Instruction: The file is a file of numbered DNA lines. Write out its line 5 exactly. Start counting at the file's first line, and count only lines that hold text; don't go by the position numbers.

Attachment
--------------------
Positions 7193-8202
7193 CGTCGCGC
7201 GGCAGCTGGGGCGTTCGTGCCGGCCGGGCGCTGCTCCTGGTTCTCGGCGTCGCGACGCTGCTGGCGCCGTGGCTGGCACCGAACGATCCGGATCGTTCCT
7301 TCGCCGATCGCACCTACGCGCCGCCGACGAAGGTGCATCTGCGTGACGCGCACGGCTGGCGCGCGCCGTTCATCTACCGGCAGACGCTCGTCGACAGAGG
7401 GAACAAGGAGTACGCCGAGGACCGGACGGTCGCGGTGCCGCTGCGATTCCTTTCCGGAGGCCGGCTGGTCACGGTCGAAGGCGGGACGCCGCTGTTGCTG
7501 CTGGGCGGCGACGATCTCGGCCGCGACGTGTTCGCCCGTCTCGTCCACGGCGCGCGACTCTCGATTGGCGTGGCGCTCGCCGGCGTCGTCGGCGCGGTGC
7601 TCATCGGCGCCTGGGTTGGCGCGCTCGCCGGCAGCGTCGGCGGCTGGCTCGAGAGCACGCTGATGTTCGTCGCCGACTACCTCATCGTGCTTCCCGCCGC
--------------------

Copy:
7401 GAACAAGGAGTACGCCGAGGACCGGACGGTCGCGGTGCCGCTGCGATTCCTTTCCGGAGGCCGGCTGGTCACGGTCGAAGGCGGGACGCCGCTGTTGCTG